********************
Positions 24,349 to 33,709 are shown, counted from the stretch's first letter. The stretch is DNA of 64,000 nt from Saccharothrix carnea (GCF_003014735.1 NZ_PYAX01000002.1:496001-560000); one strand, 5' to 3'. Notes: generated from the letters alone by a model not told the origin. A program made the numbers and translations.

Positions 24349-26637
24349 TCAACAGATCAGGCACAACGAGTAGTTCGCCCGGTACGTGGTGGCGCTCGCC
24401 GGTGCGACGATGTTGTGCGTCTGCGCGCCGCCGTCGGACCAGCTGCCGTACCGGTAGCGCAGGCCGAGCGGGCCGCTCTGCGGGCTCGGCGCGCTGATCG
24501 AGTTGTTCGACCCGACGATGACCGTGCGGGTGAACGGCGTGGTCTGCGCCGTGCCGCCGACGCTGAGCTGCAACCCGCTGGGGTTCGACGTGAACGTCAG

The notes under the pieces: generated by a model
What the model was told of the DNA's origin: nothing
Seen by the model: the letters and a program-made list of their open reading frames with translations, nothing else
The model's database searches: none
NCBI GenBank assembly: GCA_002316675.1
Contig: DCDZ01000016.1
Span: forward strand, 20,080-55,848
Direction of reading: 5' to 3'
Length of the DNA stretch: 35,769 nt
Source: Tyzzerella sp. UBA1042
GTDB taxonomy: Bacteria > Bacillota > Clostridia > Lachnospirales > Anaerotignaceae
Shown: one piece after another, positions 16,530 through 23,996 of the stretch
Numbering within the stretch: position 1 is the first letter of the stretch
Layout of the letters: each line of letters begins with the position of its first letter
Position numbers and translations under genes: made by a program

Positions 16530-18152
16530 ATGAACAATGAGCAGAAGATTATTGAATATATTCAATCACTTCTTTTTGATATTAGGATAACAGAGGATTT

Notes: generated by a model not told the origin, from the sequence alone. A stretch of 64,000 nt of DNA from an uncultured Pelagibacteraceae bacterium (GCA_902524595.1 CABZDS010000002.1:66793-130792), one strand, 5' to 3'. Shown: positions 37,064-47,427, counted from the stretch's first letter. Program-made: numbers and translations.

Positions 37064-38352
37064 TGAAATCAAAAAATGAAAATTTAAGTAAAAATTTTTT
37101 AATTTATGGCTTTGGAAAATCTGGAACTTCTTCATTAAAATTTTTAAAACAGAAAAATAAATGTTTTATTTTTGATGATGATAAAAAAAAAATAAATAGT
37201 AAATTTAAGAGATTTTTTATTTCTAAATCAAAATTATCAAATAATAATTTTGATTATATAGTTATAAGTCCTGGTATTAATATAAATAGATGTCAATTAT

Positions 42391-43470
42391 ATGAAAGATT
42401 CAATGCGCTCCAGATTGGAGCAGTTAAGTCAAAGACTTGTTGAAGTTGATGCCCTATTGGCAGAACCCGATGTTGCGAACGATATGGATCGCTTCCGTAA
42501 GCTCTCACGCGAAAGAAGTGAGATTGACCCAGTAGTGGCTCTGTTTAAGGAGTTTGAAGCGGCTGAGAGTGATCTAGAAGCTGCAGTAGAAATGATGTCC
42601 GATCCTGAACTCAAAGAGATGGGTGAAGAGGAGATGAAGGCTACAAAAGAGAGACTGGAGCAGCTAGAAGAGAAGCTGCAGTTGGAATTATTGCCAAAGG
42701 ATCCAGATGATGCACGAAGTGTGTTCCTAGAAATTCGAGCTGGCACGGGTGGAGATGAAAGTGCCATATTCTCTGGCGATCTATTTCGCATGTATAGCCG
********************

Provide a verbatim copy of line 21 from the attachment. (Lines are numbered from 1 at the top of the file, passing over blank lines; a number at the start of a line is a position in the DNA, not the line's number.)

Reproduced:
Positions 16530-18152